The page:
January 26, 2012 — An Indiana Senate committee on Wednesday voted 5-4 to approve a bill that would create new protocols for physicians prescribing mifepristone for mediation abortion, the AP/Chicago Tribune reports.
Under the bill, a doctor would have to examine the woman in person, provide written information about the physical risks of abortion and schedule a follow-up ultrasound for two weeks later. Failure to follow the requirements could result in a misdemeanor criminal charge. Supporters of the bill said it would help protect women from potential side effects after taking the drug.
Doctors also would have to follow FDA guidelines for administering mifepristone. The guidelines, issued in 2000, call for a 600-milligram dose, but studies since then have shown that 200 mg is sufficient, according to John Stutsman, medical director of Planned Parenthood of Indiana and an Indiana University medical professor.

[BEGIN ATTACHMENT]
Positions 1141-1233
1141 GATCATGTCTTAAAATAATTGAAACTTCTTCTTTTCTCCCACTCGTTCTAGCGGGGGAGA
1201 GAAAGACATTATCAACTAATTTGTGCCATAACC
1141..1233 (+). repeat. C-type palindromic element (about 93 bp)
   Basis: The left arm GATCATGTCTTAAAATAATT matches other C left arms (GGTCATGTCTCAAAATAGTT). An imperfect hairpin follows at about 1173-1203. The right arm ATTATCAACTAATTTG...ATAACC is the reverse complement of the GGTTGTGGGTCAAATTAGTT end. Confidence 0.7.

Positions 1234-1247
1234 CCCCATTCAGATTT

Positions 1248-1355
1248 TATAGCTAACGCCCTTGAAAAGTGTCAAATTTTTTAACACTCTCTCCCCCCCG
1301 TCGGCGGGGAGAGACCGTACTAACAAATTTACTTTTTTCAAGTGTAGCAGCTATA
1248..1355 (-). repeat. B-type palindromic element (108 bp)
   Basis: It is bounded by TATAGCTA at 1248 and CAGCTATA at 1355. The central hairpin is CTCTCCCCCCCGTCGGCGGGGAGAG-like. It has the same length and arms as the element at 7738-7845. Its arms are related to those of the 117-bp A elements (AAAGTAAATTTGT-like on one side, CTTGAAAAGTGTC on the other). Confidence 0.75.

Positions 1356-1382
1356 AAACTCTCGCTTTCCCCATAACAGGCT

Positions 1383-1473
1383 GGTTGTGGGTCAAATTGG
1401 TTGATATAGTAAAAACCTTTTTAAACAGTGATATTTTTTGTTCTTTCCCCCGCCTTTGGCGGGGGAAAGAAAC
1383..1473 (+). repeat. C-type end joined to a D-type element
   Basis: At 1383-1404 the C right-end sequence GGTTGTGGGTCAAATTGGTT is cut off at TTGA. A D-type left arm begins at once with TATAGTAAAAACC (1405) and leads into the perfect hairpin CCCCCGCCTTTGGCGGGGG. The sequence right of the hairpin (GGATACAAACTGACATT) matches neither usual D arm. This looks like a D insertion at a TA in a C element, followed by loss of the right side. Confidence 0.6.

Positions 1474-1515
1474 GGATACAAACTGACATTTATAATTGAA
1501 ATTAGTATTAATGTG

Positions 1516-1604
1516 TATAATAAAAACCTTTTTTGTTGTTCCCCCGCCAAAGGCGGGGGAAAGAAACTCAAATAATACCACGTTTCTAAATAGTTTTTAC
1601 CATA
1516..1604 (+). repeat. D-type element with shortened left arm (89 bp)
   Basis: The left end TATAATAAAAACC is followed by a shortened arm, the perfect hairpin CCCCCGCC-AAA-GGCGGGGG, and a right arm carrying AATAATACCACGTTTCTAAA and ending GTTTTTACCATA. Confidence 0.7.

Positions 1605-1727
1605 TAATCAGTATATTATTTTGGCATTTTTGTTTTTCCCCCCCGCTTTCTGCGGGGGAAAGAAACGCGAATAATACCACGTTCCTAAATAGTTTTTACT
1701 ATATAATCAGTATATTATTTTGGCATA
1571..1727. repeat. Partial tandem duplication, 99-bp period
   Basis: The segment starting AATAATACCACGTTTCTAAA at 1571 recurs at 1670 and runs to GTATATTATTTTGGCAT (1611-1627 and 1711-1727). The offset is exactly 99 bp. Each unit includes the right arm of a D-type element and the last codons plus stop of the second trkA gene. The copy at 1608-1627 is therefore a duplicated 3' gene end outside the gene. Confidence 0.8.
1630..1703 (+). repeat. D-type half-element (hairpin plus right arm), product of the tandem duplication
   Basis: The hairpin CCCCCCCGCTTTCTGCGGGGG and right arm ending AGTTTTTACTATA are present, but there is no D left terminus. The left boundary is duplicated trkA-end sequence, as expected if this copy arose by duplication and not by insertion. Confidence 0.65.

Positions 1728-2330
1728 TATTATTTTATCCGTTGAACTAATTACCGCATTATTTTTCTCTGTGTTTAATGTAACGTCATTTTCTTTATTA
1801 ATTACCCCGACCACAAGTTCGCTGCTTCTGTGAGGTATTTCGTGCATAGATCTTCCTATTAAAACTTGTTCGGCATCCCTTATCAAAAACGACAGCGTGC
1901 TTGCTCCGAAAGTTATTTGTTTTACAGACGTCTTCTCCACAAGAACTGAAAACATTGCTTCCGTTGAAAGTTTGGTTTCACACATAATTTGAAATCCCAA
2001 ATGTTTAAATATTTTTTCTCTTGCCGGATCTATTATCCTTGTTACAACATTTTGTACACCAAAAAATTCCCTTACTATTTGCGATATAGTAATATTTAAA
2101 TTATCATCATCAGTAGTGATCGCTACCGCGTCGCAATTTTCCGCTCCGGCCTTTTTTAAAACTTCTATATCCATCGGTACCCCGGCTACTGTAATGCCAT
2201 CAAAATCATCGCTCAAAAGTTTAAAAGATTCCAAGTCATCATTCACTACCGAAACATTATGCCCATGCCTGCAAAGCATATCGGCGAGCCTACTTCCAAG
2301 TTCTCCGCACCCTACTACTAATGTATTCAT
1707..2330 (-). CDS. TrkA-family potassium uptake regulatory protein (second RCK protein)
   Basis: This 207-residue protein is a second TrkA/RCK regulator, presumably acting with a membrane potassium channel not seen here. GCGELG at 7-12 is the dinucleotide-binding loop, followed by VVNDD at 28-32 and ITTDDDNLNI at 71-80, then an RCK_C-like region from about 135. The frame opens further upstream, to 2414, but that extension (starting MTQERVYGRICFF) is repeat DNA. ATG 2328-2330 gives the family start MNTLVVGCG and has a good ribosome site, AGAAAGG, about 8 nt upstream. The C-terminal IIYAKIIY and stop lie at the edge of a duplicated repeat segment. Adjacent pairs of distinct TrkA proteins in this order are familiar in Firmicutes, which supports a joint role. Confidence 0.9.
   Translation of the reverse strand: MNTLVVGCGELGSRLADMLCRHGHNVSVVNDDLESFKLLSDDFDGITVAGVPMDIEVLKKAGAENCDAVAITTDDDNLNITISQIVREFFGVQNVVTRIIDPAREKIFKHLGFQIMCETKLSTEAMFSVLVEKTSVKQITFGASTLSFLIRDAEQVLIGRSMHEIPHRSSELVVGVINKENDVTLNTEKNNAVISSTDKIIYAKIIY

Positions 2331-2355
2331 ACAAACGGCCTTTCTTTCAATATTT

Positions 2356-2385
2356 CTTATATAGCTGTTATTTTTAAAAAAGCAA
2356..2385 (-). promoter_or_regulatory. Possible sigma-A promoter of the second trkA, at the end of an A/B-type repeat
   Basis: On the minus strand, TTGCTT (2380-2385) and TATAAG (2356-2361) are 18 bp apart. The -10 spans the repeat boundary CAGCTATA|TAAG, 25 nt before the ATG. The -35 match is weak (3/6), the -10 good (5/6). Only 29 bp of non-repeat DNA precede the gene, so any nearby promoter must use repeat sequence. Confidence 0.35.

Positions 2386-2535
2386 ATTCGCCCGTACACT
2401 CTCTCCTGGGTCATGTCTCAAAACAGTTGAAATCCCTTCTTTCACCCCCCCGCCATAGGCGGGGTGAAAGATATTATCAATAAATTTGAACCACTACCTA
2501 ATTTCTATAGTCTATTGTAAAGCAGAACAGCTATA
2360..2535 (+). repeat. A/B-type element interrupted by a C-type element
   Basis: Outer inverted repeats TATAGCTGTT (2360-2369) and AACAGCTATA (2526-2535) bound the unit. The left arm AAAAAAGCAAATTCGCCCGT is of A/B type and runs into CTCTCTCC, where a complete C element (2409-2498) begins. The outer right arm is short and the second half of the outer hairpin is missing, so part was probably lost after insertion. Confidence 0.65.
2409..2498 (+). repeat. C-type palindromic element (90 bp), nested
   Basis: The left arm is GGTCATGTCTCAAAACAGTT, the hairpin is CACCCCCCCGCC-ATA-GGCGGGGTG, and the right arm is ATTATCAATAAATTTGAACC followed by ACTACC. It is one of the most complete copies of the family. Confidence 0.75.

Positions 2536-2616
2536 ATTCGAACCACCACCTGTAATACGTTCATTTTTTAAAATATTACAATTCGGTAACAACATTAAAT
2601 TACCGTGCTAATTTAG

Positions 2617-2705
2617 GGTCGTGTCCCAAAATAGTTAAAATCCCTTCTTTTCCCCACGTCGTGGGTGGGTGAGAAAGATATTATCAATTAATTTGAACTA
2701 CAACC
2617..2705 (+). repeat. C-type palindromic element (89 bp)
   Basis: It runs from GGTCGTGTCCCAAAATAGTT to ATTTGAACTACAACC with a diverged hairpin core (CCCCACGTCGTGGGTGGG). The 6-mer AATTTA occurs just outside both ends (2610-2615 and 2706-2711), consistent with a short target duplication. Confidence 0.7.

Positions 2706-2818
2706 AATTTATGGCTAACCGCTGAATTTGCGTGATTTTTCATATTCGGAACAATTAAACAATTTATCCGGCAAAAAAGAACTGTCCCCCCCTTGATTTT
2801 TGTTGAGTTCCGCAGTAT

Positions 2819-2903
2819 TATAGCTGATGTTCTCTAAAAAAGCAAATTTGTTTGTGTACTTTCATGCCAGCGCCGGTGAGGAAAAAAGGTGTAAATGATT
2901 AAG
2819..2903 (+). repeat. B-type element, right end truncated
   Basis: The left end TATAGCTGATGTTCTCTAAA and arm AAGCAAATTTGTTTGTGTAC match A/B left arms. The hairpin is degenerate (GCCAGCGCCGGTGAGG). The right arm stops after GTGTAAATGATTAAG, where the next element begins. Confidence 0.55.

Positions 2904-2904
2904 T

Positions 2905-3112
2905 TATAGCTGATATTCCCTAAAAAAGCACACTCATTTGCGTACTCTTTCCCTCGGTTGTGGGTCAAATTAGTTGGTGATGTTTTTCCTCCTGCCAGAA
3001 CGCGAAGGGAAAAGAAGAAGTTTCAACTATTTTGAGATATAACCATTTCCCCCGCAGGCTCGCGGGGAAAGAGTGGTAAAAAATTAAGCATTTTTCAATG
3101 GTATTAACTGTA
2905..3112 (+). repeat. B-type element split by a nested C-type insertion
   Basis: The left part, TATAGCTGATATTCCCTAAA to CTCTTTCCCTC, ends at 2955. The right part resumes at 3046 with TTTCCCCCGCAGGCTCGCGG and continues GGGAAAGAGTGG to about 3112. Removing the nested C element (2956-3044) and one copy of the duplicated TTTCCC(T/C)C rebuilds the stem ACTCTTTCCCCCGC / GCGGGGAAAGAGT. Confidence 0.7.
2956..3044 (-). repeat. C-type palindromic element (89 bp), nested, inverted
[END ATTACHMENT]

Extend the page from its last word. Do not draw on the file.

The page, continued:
Stutsman told the committee that the higher dose would increase women's risk for side effects. He said he opposes the idea of mandating how doctors should care for their patients.
State Sen. Travis Holdman (R), the bill's sponsor, said he would speak with doctors and other stakeholders about changing the dosage requirement before the full Senate considers the measure (Davies, AP/Chicago Tribune, 1/25).
Debra Ness, publisher & president, National Partnership
Andrea Friedman, associate editor & director of reproductive health programs, National Partnership
Marya Torrez, associate editor & senior reproductive health policy counsel, National Partnership
Melissa Safford, associate editor & policy advocate for reproductive health, National Partnership
Perry Sacks, assistant editor & health program associate, National Partnership
Cindy Romero, assistant editor & communications assistant, National Partnership
Justyn Ware, editor
Amanda Wolfe, editor-in-chief
Heather Drost, Hanna Jaquith, Marcelle Maginnis, Ashley Marchand and Michelle Stuckey, staff writers
Tucker Ball, director of new media, National Partnership